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Environment - Health - 18.05.2022
Smartphone addiction and the secrets of killer whale diets
Smartphone addiction and the secrets of killer whale diets
Environment Lower-income populations will be hardest hit by heat waves Unlocking the secrets of killer whale diets and their role in climate change Unlocking the secrets of killer whale diets and their role in climate change Killer whale populations are invading the Arctic, causing significant disruptions to an ecosystem already deeply affected by climate change.

Life Sciences - Innovation - 18.05.2022
New insights on link between genetic mutations and biological evolution
New insights on link between genetic mutations and biological evolution
From the longer-beaked Galapagos Island finches studied by biologist Charles Darwin - which enabled them to more effectively snatch insects - to the ability of some humans over others to digest milk, genetic differences that give organisms a competitive edge drive the process of natural selection. Now, research by  Alex N. Nguyen Ba , an assistant professor of biology at the University of Toronto Mississauga, adds an important dimension to our understanding of how genes interact in the evolutionary process.

Health - Pharmacology - 18.05.2022
Significant gains from computer-based depression treatment
Computer-based cognitive behavioral therapy was found to be significantly effective in treating depression in adults. (Andrea Piacquadio/Pexels) A new international collaborative study, involving multiple institutions including Western University, has found computer-based cognitive behavioural therapy (CCBT) has significantly greater impact in treating depression among adults than treatment as usual (TAU).

Paleontology - 18.05.2022
Unexpected differences between males and females in early mouse deer
Unexpected differences between males and females in early mouse deer
Mouse deer are among the smallest ruminants in the world. Today, they live in the tropics of Africa and Asia and are barely larger than hares. Males and females differ little in appearance. But that was not the case about eleven million years ago. Josephina Hartung and Professor Madelaine Böhme from the Senckenberg Centre for Human Evolution and Palaeoenvironment at the University of Tübingen came across a previously unknown difference between the sexes while examining two fossil mouse deer skulls from the Hammerschmiede clay pit in the Allgäu region of Germany.

Health - Life Sciences - 18.05.2022
Levelling up UK rare disease research
Levelling up UK rare disease research
The UK needs new approaches to developing treatments for rare diseases, according to a new report led by UCL researchers describing how universities, the pharmaceutical industry and the NHS could improve life sciences collaborations. The report authors are calling for an independent British Office for Rare Diseases, comparable to the Office of Rare Disease Research in the US.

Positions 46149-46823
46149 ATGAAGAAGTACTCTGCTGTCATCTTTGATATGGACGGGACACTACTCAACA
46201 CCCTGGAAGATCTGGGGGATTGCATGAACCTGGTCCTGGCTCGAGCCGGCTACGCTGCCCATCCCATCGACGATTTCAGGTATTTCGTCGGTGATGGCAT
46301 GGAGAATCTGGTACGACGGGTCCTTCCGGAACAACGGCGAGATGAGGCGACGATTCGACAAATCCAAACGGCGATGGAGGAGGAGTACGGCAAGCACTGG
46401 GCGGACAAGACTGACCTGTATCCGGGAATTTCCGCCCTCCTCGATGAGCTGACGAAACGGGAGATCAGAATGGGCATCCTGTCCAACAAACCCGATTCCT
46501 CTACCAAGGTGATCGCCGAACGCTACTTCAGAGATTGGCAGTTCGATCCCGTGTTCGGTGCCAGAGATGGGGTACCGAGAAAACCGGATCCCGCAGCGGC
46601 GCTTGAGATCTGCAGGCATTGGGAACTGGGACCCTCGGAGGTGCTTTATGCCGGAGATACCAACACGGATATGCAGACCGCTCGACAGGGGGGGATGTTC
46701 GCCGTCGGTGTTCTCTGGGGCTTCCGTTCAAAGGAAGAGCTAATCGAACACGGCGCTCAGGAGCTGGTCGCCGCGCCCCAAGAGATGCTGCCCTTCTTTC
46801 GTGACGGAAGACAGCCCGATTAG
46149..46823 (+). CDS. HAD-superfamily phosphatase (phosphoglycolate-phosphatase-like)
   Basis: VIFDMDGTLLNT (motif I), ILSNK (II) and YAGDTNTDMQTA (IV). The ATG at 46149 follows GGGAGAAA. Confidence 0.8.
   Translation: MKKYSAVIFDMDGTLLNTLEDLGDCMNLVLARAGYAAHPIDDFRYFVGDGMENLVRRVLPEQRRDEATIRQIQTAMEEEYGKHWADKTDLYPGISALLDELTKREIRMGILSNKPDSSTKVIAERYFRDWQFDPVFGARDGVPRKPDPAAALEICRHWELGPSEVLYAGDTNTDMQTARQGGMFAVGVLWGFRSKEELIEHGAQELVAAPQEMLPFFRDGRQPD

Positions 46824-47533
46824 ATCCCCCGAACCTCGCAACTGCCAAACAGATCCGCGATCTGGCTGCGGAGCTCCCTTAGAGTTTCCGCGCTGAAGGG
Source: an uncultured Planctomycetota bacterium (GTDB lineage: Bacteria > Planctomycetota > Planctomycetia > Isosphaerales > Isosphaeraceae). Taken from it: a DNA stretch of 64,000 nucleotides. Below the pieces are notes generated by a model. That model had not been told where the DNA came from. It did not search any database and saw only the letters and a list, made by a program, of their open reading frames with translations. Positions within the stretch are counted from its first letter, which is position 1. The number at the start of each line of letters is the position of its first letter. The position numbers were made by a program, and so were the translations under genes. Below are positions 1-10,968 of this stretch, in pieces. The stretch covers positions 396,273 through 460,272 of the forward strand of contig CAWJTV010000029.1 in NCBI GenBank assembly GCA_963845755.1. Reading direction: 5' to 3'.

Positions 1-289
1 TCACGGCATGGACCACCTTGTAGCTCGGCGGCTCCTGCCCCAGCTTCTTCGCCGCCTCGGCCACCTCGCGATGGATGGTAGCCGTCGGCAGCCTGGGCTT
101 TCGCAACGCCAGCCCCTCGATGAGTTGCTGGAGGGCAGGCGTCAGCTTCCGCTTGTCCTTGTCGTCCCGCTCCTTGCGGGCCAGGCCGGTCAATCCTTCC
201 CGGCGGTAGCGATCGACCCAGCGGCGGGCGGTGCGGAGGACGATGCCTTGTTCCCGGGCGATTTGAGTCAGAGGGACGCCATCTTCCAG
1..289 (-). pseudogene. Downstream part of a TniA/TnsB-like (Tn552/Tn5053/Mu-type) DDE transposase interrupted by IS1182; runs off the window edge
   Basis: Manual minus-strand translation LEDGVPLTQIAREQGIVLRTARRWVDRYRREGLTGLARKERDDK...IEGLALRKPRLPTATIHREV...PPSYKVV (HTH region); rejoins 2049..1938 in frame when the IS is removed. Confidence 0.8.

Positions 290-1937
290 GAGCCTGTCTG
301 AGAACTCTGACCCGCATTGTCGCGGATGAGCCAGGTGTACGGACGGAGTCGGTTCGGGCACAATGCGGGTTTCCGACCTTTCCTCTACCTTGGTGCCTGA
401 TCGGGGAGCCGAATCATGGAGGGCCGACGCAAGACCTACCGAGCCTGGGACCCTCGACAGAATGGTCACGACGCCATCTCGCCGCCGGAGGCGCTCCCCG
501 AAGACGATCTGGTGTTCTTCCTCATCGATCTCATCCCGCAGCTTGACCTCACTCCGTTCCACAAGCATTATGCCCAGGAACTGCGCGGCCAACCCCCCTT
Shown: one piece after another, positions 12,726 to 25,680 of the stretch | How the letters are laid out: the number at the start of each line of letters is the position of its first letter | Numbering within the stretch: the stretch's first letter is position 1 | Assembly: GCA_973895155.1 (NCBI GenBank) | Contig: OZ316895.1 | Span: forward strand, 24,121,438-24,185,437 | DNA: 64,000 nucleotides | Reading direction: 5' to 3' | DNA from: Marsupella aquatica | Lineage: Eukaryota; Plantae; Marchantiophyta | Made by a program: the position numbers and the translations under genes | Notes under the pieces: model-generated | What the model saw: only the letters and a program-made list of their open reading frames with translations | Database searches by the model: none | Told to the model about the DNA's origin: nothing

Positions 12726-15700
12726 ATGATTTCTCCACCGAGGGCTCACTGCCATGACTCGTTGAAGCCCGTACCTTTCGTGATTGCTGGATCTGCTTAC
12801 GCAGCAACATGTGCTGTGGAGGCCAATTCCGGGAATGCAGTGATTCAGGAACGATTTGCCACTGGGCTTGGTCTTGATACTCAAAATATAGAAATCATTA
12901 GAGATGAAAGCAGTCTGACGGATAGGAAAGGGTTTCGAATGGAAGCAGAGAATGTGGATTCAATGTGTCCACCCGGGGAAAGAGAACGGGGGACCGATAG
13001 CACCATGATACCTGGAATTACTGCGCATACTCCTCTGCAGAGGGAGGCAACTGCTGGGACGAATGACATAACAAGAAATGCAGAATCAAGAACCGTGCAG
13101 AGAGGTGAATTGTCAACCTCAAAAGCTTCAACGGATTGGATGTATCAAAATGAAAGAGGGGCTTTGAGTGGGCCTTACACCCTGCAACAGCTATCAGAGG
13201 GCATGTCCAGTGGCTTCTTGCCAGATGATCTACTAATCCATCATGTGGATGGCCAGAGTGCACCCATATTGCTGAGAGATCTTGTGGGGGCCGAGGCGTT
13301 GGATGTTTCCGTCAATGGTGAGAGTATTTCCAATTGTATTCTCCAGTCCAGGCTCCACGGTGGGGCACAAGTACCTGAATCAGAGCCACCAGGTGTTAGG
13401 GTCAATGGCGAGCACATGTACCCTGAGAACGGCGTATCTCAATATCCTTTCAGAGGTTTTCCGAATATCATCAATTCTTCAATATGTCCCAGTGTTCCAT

Environment - Health - 18.05.2022
Erratic temperatures causing more deaths than heatwaves: study
A new study has attributed 1.75 million deaths per year to fluctuating temperatures. It is the first to quantify the number of deaths associated with unstable temperatures. It found temperature variability had similar impacts to air pollution on global mortality. Deaths as a result of temperature variability accounted for 3.4% of all deaths globally between 2000 and 2019.

Computer Science - 18.05.2022
Unglitching the system: Advancement in predicting software vulnerabilities
Unglitching the system: Advancement in predicting software vulnerabilities
New research from Monash University presents the most effective approach to accurately predict vulnerabilities in software code and strengthen cybersecurity. To help combat this, Faculty of Information Technology experts developed the 'LineVul' approach, and found it increased accuracy in predicting software vulnerabilities by more than 300 percent while spending only half the usual amount of time and effort, when compared to current best-in-class prediction tools.

Health - Life Sciences - 18.05.2022
Impact of sleep-disordered breathing in adults over 70
A recent study by Monash researchers found that even mild cases of sleep-disordered breathing (SDB), the most common type being obstructive sleep apnea (OSA), associate with lower physical health-related quality of life, and also with lower cognitive function.

Health - Mechanical Engineering - 18.05.2022
Kidney cells pump blood
Kidney cells pump blood
Study reveals that kidney cells don't filter blood, they pump it The finding could help detect and treat kidney diseases and aid in disease modeling Human kidneys are an intricate network of tubes that process roughly 190 quarts of blood every day. Lining these tubes are epithelial cells that transport blood through the kidneys and circulate it back into the body.

Health - Pharmacology - 18.05.2022
New research may explain unexpected effects of common painkillers